On Friday, the U.S. Appeals Court for the District of Columbia Circuit in a vote of 2-1 upheld the constitutionality of the Public Company Accounting Oversight Board (PCAOB). The Board was created five years ago by the Securities and Exchange Commission (SEC), responding to a mandate in the Sarbanes-Oxley Act of 2002. The Court rejected the claim by Beckstead & Watts LLP, a Nevada accounting firm, and the Free Enterprise Fund in Free Enterprise Fund v. Public Company Accounting Oversight Board that the Board violates the separation of powers clause of the U.S. Constitution.
A lower court had rejected the Beckstead and Watts LLP suit last year.
The plaintiffs argued that the PCAOB - endowed with subpoena power and the authority to discipline accountants - violated the separation of powers requirement because its five members aren't appointed by the president, cannot be removed by him, and Congress does not control the board's budget.
The Court ruled that the PCAOB "does not encroach upon" the Constitution nor does it violate the separation of powers clause.
PCAOB members are "not required to be appointed by the president," Judge Judith Rogers wrote in the Court's majority opinion, Bloomberg reports.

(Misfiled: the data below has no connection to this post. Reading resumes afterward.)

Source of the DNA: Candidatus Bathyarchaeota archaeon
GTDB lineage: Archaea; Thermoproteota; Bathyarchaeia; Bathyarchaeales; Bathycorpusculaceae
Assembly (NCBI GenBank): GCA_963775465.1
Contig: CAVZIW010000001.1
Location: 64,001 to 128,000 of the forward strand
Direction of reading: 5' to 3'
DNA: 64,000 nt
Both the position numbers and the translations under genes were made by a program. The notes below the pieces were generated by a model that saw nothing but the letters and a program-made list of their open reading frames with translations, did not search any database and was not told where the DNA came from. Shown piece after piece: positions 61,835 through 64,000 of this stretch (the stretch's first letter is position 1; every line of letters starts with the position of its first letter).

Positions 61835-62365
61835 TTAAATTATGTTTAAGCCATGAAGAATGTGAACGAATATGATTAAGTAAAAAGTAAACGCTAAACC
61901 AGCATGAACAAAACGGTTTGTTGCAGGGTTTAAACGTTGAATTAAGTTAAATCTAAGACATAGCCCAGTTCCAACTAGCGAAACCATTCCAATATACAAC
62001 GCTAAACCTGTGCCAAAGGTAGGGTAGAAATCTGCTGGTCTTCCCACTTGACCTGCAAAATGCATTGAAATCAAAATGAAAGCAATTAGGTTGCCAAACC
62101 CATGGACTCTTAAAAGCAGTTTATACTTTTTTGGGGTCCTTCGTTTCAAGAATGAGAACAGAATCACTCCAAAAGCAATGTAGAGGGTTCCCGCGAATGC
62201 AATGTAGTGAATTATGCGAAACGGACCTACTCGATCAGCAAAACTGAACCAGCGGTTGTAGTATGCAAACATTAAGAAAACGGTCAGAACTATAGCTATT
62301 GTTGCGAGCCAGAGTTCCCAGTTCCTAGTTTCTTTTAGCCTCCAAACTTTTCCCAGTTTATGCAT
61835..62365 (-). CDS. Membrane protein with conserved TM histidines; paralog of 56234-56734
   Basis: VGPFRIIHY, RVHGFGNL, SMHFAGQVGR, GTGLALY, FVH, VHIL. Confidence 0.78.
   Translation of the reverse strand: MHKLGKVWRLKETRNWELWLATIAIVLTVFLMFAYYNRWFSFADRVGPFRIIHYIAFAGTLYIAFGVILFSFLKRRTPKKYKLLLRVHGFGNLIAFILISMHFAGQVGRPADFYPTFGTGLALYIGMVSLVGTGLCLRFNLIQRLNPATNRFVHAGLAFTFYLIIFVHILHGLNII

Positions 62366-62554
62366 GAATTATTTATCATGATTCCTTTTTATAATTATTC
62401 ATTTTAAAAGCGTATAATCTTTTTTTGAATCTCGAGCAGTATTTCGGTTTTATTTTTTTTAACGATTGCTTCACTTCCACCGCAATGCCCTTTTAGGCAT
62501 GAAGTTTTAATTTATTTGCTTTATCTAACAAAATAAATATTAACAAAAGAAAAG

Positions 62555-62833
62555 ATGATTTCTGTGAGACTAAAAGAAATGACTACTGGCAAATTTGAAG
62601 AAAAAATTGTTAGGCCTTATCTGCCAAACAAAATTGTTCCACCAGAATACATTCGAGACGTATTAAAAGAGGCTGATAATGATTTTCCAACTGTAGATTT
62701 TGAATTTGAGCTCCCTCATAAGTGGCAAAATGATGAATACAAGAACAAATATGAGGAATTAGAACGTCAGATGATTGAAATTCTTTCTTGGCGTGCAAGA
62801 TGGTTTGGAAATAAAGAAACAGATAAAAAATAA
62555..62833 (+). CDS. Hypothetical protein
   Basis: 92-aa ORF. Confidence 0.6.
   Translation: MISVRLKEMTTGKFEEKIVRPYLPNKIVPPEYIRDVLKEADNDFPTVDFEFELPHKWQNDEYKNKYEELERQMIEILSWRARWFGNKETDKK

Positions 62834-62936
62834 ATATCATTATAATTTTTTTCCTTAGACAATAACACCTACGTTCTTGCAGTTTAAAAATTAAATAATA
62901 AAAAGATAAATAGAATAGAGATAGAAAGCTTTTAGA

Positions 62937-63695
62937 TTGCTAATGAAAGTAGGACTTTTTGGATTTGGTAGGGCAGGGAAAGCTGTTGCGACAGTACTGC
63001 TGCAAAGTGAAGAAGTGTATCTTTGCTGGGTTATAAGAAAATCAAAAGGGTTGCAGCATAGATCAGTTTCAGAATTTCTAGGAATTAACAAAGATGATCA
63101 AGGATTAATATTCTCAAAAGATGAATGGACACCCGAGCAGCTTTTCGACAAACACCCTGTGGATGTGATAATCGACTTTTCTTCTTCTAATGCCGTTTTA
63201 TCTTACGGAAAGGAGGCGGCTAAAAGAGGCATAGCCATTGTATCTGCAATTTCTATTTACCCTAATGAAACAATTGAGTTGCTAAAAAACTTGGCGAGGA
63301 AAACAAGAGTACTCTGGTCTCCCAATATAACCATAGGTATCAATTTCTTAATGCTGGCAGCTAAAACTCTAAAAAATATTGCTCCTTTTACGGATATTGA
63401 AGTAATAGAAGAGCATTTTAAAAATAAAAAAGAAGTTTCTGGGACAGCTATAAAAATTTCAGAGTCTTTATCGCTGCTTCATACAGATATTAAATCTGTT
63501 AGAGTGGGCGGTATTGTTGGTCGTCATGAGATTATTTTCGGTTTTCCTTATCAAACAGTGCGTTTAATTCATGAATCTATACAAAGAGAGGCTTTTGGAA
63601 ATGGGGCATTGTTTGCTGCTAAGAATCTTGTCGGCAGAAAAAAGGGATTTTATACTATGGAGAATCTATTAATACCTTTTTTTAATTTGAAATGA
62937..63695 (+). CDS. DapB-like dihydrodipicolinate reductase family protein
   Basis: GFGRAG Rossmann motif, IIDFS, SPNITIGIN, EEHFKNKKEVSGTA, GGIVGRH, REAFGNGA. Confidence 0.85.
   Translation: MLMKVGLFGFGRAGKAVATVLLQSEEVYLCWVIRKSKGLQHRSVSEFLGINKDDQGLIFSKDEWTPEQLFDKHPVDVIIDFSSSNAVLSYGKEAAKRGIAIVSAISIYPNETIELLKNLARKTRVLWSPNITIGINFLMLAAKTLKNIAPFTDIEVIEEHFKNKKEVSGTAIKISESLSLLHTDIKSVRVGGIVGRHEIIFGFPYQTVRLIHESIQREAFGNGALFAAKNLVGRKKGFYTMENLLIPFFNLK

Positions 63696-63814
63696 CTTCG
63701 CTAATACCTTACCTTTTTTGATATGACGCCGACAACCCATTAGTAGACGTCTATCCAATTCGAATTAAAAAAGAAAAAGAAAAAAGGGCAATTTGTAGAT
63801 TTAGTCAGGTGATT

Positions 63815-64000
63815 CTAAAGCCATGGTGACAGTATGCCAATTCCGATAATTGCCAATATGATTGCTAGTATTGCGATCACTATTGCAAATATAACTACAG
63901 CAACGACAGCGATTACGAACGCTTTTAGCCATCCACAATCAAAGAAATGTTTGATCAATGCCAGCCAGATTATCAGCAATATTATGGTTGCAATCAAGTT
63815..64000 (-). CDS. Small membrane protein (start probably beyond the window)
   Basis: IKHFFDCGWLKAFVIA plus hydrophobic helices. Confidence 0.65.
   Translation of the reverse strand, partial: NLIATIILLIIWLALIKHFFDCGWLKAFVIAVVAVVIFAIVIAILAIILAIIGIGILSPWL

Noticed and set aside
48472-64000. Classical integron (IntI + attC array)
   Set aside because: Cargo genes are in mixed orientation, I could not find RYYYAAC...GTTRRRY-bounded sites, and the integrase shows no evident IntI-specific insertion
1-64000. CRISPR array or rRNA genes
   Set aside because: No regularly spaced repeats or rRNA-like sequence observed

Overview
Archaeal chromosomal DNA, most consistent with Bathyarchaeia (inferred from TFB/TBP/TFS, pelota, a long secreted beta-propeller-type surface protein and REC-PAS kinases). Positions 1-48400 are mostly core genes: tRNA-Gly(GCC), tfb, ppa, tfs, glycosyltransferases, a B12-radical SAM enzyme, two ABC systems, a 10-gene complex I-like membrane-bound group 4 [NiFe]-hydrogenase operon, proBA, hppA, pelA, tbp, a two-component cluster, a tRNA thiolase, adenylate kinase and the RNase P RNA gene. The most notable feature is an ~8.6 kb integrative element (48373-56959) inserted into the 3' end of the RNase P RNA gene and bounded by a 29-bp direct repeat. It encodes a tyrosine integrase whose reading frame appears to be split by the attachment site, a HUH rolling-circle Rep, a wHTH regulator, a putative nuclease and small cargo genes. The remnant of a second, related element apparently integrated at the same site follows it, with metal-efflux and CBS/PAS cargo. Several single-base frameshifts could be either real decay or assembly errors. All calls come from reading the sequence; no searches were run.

In his dissent, Judge Brett Kavanaugh said the PCAOB's structure unconstitutionally restricts the president's appointment and removal powers.
The SEC appoints the board's five members, and approves the PCAOB's budget and rules before they take effect.
SEC Chairman Christopher Cox issued the following statement regarding the decision:
"The decision today of the Court of Appeals for the District of Columbia Circuit upholding the constitutionality of the Public Company Accounting Oversight Board is welcome news for the Commission, investors and U.S. capital markets.
"The creation of the PCAOB was a central feature of the Sarbanes-Oxley Act, which was enacted in part in response to repeated failures of audit effectiveness and loss of investor confidence. The Commission believes that the PCAOB is a highly effective organization whose continued existence is vital to protecting investors and furthering the public interest in the preparation of accurate and informative audit reports."
Dennis Beresford, an accounting professor at the University of Georgia and former chairman of the Financial Accounting Standards Board, said, according to Bloomberg, that the ruling removes "some uncertainty hanging over the PCAOB, especially because there were predictions the decision would go the other way."
Beckstead will appeal either to the U.S. Supreme Court or seek a hearing before the full appeals court, an attorney with Beckstead's law firm said today.
It will be difficult for them to win in appeal, however, says Donald Langevoort, a law professor at Georgetown University in Washington and a former SEC attorney, Bloomberg reports. "Courts are loath to strike down an agency created by Congress."
Beckstead and Watts, LLP was criticized by the PCAOB in 2004 for its audits.